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For Finance Minister Benjamin Netanyahu, the blow that came from the direction of Bank of Israel Governor David Klein was unforeseen. Netanyahu believed that Klein would take his side in the matter of lowering taxes. But this week it became clear that Klein wants to channel surplus tax revenues (if there are any) to lowering the public debt and not to lowering taxes.

Income tax rates in Israel are rising too quickly. They discourage work, with one large segment of the public prefering not to declare income, another sector prefering to go on the dole rather than enter the labor market, and yet another group is receiving a strange variety of tax benefits. Indirect taxation is another distortion; Value Added Tax (VAT) is too high, encouraging evasion, and so are purchase taxes and duties.

Former Treasury Director-General Avi Ben-Bassat is the great champion of reducing the public debt. As long as a year ago he argued that a heavy debt is risky, it may throw the economy into a financial crisis and it engenders a heavy interest burden, which draws funding away from social and investment budgets. Therefore, the government deficit must be reduced first, to decrease the burden of public debt.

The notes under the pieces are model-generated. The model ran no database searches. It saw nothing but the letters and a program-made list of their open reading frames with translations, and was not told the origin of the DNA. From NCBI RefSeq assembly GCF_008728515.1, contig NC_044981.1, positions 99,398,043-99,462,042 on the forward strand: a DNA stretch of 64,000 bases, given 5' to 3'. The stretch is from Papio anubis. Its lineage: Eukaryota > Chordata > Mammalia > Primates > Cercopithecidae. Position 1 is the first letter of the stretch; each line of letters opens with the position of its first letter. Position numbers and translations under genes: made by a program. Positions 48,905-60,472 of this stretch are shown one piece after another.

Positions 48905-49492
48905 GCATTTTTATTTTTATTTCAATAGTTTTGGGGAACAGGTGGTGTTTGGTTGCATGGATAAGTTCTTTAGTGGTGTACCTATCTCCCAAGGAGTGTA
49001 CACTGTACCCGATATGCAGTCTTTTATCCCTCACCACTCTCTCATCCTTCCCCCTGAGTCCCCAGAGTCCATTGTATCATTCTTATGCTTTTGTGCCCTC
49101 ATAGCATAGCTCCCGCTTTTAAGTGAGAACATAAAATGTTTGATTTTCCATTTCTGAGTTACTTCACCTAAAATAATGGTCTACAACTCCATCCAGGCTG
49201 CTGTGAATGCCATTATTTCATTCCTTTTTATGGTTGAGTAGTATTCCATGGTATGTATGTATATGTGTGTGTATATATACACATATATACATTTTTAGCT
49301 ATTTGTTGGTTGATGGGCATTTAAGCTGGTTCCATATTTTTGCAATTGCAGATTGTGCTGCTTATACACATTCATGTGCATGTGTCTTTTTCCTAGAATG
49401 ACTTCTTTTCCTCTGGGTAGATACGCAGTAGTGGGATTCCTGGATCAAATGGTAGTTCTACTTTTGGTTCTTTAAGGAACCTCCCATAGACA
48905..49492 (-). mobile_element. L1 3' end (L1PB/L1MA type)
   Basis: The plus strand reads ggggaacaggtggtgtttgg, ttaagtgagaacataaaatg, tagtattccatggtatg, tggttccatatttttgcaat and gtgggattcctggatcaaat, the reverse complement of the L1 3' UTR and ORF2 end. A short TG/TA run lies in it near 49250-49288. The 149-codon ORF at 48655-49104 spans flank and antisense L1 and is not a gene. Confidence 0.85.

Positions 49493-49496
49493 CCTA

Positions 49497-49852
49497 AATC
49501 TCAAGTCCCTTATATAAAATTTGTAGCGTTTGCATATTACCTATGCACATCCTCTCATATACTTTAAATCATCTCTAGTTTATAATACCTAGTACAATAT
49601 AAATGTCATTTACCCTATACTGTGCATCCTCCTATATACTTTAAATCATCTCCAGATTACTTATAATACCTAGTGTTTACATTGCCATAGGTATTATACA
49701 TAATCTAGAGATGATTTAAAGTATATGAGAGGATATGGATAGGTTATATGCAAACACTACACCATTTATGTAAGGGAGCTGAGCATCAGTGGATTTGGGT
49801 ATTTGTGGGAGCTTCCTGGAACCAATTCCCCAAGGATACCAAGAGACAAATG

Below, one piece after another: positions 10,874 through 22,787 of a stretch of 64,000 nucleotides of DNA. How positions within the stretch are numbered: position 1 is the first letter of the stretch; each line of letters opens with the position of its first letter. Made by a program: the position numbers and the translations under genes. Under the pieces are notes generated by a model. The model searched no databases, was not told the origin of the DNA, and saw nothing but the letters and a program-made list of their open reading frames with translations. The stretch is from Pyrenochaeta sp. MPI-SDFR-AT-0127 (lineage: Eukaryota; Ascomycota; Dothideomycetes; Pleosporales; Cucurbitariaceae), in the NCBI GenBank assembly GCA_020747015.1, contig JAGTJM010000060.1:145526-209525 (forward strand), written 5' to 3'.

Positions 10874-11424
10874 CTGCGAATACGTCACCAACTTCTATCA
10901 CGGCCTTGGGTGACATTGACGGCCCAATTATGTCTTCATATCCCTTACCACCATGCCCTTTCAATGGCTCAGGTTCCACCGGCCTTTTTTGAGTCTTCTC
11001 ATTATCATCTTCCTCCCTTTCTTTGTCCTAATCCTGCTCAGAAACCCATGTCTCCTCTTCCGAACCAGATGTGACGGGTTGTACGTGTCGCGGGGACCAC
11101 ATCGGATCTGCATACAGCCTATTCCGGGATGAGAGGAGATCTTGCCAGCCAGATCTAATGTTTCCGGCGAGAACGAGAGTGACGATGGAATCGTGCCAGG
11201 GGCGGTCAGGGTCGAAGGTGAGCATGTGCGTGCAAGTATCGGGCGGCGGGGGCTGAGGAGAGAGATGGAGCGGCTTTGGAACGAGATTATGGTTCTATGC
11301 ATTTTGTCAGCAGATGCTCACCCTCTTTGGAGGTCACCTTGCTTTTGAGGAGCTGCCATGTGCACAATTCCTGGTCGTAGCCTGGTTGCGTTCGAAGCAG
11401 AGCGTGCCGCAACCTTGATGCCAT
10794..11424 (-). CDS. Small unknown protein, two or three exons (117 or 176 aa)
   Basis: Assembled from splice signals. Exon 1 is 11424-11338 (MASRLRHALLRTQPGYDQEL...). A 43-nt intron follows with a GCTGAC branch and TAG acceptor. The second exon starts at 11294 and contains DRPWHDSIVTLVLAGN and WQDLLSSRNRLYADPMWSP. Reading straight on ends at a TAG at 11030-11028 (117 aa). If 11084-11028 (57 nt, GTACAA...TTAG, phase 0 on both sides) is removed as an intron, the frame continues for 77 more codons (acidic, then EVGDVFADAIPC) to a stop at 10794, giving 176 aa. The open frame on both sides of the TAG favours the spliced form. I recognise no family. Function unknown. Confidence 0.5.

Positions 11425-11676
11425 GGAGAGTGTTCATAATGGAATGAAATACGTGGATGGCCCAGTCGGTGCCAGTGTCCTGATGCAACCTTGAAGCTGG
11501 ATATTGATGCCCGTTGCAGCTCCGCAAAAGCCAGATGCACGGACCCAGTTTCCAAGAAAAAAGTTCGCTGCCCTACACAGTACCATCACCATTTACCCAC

Netanyahu, however, is not afraid of financial crisis, and to him a large debt is the lesser problem. He wants to restore economic growth as quickly as possible, and lowering taxes on wages is a step in the right direction. There is a political aspect to the issue as well: Cutting taxes is much more popular than reducing debt.

However, the most convincing reason to reduce taxes is political reality. The moment ministers realize that tax revenue has increased, they will exert pressure to up government spending. The money must therefore be mopped up immediately, and the fastest way to do so is to use it to lower income tax and VAT. In any case, if the economy grows and the Gross Domestic Product rises, the portion of the public debt in the GDP will be smaller and thus we will enjoy the best of both worlds.